• @WhippleCurious they can and they do, but impact will not automatically ionize that much matter. The shield is most effective against particles with size of the same order of magnitude as the shield thickness. You can stack more shields, and pack forcefields in between, but for everything else you will need those lasers. Jan 26, 2019 at 14:05

As LSemi already stated, if you want a Whipple Shield just to shield from dust particles, than it only would need to be slightly bigger than the cross section of the ship itself, as dust would almost seem stationary at relativistic speeds

But you would also need the shield for other purposes, that would exceed the Whipple Shield definition of stopping dust particles. For example, if you move at relativistic speeds, the light that travels towards you would get blue shifted, until you basically run head into a stream of gamma ray, originally being the background radiation. So you would want a shield in front of you to stop that "light", just like a sun umbrella.

In this case, the shield would need to be bigger. Depending on the speed you are traveling and length of the ship, the light screen would need to be big enough to create a shade for the most dangerous radiation coming from straight ahead, so that every light the shade does not cover is depending on the angle and the speed relative towards that light would get absorbed by the normal ship hull.

Another use for these shields could be as a fuel scoop. Absorbing the hydrogen in the interstellar medium to use for e.g. your fusion drive. Then the shield should be big enough to scoop up enough material to sustain your drive, depending on the fuel density in interstellar space.

• I think it's worth highlighting that only light coming from ahead of the ship would be blue shifted, so again a shade doesn't need to cover the entire sky. Jan 25, 2019 at 10:00
• But even light from lets say 30° ahead would be Gamma ray or maybe only hard x-ray radiation. I cant really say how much you would need to cover, but i think that it would be alot if you dont have another way of blocking it. And depending on the lenght, this 30° would mean a lot of shading to cover. Jan 25, 2019 at 10:16
• Perhaps, I'm not an expert. I think it's more complicated than that because your speed starts to cause things to interact oddly but I think we'd need a physics & relativity specialist to get a definitive answer. Jan 25, 2019 at 14:40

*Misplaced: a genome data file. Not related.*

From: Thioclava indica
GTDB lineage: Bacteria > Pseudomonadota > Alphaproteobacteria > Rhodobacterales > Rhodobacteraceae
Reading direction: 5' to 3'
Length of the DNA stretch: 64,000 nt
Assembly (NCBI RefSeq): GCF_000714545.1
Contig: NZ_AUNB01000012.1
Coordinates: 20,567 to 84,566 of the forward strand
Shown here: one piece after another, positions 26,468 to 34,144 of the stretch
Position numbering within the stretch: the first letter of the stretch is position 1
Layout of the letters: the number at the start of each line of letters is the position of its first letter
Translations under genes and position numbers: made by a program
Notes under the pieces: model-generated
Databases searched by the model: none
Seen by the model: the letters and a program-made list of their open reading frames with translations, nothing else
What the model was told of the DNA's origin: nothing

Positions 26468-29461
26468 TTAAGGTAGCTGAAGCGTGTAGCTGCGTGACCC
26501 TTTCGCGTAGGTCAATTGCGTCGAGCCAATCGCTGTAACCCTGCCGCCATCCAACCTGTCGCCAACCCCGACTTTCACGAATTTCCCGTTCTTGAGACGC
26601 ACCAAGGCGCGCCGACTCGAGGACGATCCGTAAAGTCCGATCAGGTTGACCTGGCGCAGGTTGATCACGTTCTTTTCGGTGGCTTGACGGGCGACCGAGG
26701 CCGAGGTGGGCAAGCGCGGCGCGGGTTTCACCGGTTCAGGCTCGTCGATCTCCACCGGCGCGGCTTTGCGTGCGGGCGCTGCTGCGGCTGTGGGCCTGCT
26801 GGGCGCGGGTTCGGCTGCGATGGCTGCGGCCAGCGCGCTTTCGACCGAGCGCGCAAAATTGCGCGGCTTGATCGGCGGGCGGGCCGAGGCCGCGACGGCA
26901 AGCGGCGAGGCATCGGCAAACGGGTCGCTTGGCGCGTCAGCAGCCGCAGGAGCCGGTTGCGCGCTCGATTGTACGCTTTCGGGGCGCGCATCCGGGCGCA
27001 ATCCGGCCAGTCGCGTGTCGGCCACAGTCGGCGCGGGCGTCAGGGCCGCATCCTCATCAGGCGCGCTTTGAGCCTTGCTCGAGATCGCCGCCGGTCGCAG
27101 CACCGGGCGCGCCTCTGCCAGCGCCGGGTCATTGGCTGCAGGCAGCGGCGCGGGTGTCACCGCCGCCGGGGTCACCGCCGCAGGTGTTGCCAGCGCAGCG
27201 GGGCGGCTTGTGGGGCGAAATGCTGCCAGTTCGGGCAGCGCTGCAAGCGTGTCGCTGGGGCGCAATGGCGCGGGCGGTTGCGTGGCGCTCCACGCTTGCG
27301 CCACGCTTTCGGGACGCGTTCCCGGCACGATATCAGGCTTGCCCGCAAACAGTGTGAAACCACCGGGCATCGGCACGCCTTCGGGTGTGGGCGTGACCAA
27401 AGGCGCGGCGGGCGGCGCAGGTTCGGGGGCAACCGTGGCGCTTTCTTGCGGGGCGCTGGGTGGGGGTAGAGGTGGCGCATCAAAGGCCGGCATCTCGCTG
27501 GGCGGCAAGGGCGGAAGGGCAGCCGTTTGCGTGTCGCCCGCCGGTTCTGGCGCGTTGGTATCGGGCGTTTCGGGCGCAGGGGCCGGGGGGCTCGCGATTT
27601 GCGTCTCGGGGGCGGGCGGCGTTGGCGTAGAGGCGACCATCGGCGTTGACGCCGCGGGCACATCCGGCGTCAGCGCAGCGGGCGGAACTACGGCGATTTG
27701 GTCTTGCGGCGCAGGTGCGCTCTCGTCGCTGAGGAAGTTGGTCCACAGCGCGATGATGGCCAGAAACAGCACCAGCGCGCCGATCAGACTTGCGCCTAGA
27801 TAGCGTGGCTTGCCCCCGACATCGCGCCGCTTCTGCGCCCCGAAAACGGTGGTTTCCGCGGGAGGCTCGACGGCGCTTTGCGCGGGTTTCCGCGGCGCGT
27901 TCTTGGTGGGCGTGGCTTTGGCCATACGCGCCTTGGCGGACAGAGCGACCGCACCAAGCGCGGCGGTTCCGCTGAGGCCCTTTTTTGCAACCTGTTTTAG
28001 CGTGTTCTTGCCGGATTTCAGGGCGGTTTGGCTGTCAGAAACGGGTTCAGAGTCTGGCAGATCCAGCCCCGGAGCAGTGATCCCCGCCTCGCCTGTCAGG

# As you approach light speed, the length of your ship goes to 0

An object moving at relativistic speeds undergoes Length Contraction.

Length = Length at rest x (1-Velocity^2/Speed of light^2)^(1/2)

This means that as your speed increases, the size of shield you need becomes smaller and smaller. However, since it's probably not practical to decrease your shield size as you accelerate, you should probably just design it to protect you at non-relativistic speeds, so that you can be protected when you're only going 0.1c.

• This wouldn't affect electromagnetic radiation in the same way, because its speed relative to your own is always the speed of light, or 'c'. So, relative to light, no matter what your velocity is, the light acts the same way, just with its frequency affected by your speed relative to the base measurement of the frequency of the light. Basically, the contraction effect should only matter for things traveling at other than c. Jan 25, 2019 at 22:50

No, it wouldn't.

Let's look first at fast, but not relativistic travel with a speed maybe 10,000 kps. This is very fast compared with the lateral velocity of dust particles, so the shield is only needed directly in front of the ship. Making it a lot wider than the ship is pointless.

Think about a dust particle aimed directly at the ship from the side and moving at 100 kps (fast for dust). If the ship is moving at 10,000 kps, from the point of view of the ship the dust moves 100 meters towards the rear for ever meter it moves sideways. So it appears to come from about a degree to the side of straight ahead and the shield merely has to be a couple of degrees wide as viewed from the rear of the ship.

Now let's go relativistic. At circa 90% of lightspeed, the 100 kps dust particles appear to move 3000 meter back for every meter in and thus to come from even closer to straight ahead. Just like at 10,000 kps, only more so.

So as long as you're travelling fast, a Whipple shield need only be slightly wider than the ship.

Note that a Whipple shield would probably be pretty ineffective at 0.9c and useless at really high gamma.